Ratty Scurvics is the most talented and original artist/musician in New Orleans. For true. In his one-man-band, Singularity, Ratty pounds two keyboards perched atop a bass drum positioned beside a snare on the floor both drums equipped with foot pedals, allowing Ratty to simultaneously play drum-kit and keyboards while singing. Regardless of this spectacle of dexterity, however, Rattys songs hold the main focus. Comparisons to more famous one-man-band Quintron are inevitable, but while Qs musical point is mostly Party! Party! Party! Rattys music stirs up dance frenzies while remaining pathos-driven and deeply personal. Dont worry though, New Orleans, youd hardly notice unless you paid close attention, which you wont, cause you just wanna drink and dance and party, party, party. Doesnt that get old for you? Nevermind, I wont criticize
On rhythm guitar, Ratty also leads his band The Invisible Gambling Jews, which features trombonist Rickshaw from Morning 40 Federation, old-timey accordionist Merry-Go-Round, and Miss May on cello, rounded out by a revolving rhythm section. In The Jews, Rattys voice is given center stage a raspy-yet-powerful voice generally buried beneath all Singularitys other loud elements is, in The Jews, shown to be Rattys ace in the hole. His attention-grabbing voice belongs on the radio, though as of this writing, not many people outside of Bywater even get him. Maybe fans of more traditional and already-famous New Orleans music would be more impressed if I told you Ratty is also the son of local legend Vince Vance? Tis also for true.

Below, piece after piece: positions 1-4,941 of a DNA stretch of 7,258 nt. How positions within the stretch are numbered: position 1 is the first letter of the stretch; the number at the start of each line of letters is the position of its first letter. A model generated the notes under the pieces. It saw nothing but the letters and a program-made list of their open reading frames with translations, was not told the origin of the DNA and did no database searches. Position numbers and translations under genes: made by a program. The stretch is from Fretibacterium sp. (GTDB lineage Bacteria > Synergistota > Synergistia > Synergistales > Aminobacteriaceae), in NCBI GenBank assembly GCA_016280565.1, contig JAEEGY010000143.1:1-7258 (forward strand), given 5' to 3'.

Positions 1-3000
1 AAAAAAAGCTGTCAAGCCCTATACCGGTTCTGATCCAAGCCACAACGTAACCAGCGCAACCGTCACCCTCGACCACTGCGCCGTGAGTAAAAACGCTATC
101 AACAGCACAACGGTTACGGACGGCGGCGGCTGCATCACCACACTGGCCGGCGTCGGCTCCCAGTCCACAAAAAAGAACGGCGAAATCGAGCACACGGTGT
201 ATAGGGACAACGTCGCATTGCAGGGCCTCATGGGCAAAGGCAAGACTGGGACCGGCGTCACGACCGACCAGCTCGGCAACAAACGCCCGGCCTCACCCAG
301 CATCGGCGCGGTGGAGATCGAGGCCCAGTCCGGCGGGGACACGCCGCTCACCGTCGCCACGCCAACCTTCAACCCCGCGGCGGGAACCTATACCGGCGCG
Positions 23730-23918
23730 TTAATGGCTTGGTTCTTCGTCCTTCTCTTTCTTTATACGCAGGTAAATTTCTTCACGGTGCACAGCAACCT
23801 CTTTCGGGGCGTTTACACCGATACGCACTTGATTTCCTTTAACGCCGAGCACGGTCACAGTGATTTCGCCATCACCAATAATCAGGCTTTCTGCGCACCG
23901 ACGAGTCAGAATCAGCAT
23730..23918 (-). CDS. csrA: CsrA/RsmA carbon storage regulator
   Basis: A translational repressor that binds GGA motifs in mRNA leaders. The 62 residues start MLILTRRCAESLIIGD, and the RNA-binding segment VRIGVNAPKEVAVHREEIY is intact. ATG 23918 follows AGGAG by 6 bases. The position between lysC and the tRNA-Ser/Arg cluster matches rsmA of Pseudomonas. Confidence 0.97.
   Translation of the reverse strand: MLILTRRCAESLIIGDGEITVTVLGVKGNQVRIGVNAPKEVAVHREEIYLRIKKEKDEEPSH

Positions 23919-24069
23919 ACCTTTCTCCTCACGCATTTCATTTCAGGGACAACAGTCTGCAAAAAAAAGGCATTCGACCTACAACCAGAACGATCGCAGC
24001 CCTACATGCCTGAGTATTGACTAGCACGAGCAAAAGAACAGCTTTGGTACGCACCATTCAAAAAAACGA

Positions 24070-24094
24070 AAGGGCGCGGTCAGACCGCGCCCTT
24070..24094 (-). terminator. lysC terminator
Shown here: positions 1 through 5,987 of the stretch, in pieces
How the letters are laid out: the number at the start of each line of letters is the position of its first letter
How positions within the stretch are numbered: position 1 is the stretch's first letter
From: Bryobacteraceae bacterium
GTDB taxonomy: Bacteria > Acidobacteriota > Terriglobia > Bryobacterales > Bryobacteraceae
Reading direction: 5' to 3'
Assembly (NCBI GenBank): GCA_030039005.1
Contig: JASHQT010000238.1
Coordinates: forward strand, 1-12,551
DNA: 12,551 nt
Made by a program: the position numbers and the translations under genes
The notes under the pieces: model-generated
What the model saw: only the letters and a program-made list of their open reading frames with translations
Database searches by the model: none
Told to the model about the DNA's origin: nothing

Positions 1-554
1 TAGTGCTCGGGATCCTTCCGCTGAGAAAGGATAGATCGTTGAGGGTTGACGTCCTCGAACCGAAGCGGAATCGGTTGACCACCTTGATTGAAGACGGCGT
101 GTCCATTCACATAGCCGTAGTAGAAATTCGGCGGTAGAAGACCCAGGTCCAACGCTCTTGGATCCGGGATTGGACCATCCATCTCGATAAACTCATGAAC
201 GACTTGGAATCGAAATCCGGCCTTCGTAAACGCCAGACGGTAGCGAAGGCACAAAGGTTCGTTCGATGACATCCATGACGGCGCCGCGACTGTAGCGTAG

Lately though, the colorful Mr. Scurvics has been writing a book, an adult fairy tale entitled, What the Fat Little Man Told Me -- from which he will read, one last time, this coming Wednesday night at Dominics, 219 Corondolet. Turns out Rattys an amazing writer as well (he also attended the prestigious Chicago Art Institute, for painting. Im telling ya!). Fat Little Man is Rattys, true tale of growing up in New Orleans across from Armstrong Park, where at four years old, in the course of running away from an impending punishment, Ratty supposedly met a tiny man, a croquet ball in a tailored suit, per Rattys description. This fat little man let Ratty in on some rather adult secrets. The story goes on to involve a City of Forgotten Dolls, a butcher selling mysterious meat on the blackmarket, plus other twisted characters and dark events. Like the fairy tails were told when were children, Ratty explains, all the imagination and wonder, except with murder, sex, strife. In a similar vein to the real Brothers Grimm.
Rattys read publicly from his book which is in the process of being illustrated by local painter Myrtle Red -- every Wednesday this month. But don't fret: this last installment will include a re-cap of previous installments. Somewhere in this heady mix, Ratty will accompany the aforementioned Merry-Go-Round on some of her original accordion songs, plus some old standards. This last installment also happens to fall on the birthday of singer Edith Piaf, and thus will feature young-but-old-timey band Loose Marbles doing Edith Piafs covers.
Again, thats this Wednesday night, 9:30p.m., in the lobby of the Holiday Inn Express, a.k.a. Dominics, 219 Corondolet. The event is free of charge. For links to chapters from What the Fat Little Man Told Me, and samples of Rattys great music, visit myspace.com/rattyscurvicssingularity